Retailers in the Glebe might still be closed on statutory holidays, even though city council voted 16-7 Wednesday to grant the neighbourhood BIA an exemption allowing its stores to open on six of those holidays.
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Sean McKenny, president of the Ottawa & District Labour Council.
Shortly after council’s decision, the Ottawa & District Labour Council announced it will appeal the exemption from the Retail Business Holiday Act to the Ontario Municipal Board.
“We don’t think it adheres to the criteria for a whole bunch of different reasons,” ODLC president Sean McKenny said.
Mr. McKenny said he believes the intent of the act was to exempt retailers in designated tourist areas that focus on a specific building or attraction, not “a waterway that stretches 200 kilometres,” an obvious reference to the Rideau Canal. He said it’s also unlikely that people touring the Museum of Nature would then walk over to the shops in the Glebe.
Then there’s the question of how to define a tourist. Mr. McKenny said there’s a lot of confusion among some people about what constitutes a tourist, but not him.
“The intent clearly, without a doubt, was more along the traditional definition of (someone travelling at least) 100 kilometres or a night’s lodging or accommodation, but not somebody from Vanier coming into the Glebe,” he said.
Mr. McKenny said he believes retail workers should be given a “common day of pause” on statutory holidays. While workers do have the right to decline a statutory holiday shift, he worries they might suffer repercussions from their employers for doing so.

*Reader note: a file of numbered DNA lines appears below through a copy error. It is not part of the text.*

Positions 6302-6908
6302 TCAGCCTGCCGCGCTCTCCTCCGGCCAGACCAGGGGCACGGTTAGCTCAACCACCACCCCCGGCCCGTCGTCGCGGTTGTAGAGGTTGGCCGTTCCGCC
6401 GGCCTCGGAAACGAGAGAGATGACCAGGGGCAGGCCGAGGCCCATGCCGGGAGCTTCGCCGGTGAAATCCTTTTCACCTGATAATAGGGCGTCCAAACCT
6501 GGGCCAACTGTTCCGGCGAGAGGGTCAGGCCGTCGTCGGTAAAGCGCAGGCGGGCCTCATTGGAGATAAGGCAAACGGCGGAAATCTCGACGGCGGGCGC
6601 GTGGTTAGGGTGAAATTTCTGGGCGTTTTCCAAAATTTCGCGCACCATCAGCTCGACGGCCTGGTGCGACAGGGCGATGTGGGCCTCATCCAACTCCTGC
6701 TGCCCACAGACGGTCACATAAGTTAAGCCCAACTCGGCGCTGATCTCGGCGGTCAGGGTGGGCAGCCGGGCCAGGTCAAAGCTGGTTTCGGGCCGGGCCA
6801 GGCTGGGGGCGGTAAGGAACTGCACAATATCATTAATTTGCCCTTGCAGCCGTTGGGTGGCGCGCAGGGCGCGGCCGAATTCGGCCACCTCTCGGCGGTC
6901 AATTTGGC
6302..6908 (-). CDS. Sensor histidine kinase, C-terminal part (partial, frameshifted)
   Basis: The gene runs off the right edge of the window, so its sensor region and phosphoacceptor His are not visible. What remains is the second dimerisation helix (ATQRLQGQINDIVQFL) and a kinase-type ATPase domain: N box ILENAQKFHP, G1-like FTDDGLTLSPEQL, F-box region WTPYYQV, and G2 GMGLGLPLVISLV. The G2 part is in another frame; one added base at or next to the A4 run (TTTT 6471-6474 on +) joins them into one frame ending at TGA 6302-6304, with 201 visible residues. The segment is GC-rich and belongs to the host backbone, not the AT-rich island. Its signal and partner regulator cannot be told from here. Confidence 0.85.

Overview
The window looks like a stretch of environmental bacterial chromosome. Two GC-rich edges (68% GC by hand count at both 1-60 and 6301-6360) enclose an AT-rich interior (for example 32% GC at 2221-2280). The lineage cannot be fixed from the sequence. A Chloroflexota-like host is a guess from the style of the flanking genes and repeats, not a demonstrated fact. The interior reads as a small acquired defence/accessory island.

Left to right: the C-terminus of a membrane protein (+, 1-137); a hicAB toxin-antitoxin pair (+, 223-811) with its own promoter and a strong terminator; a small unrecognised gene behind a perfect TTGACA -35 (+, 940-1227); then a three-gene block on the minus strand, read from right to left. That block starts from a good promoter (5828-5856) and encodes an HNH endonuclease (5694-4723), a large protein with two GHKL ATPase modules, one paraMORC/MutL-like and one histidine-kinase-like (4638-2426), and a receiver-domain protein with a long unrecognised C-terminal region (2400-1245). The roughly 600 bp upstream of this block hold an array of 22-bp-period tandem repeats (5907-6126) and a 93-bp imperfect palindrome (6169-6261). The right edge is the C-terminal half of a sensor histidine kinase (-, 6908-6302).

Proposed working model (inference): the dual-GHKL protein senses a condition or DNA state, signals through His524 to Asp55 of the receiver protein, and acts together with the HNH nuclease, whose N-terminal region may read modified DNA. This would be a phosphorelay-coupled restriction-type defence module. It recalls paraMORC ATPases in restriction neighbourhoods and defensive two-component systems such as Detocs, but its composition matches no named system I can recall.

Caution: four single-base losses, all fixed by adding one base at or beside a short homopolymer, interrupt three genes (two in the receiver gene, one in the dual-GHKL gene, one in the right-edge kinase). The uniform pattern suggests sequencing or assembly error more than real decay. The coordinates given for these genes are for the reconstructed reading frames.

Mr. McKenny said he thinks the majority of the smaller Glebe retailers don’t support the exemption, despite what Capital Coun. David Chernushenko told OBJ after the finance and economic development committee approved the exemption on Feb. 2.
“Do I think it has more to do with Whole Foods and OSEG? (With) Bernie Ashe being at FEDCO last week and making his presentation, I think the message was pretty clear there,” he said.
Mr. McKenny stressed this is not a “business versus labour or labour versus business” issue, but rather a community issue.
“This is about ensuring that everybody is able to enjoy quality of life,” he said.
Mr. McKenny said he knows it’s the business community that drives job creation in the community.
“I get that. But this piece, it just doesn’t make sense no matter how I look at it,” he said.
Mr. McKenny said it was “kind of cool” to see seven councillors – Stephen Blais, Riley Brockington, Rick Chiarelli, Diane Deans, Keith Egli, Jeff Leiper and Catherine McKenney – vote against the exemption, although he wished more had joined them.
“Clearly, they are hearing. I’m hoping some of the workers are feeling empowered enough or strong enough to call their councillor,” he said.
The ODLC has thirty days to submit its appeal. Mr. McKenny said he couldn’t say how long the appeal process would take.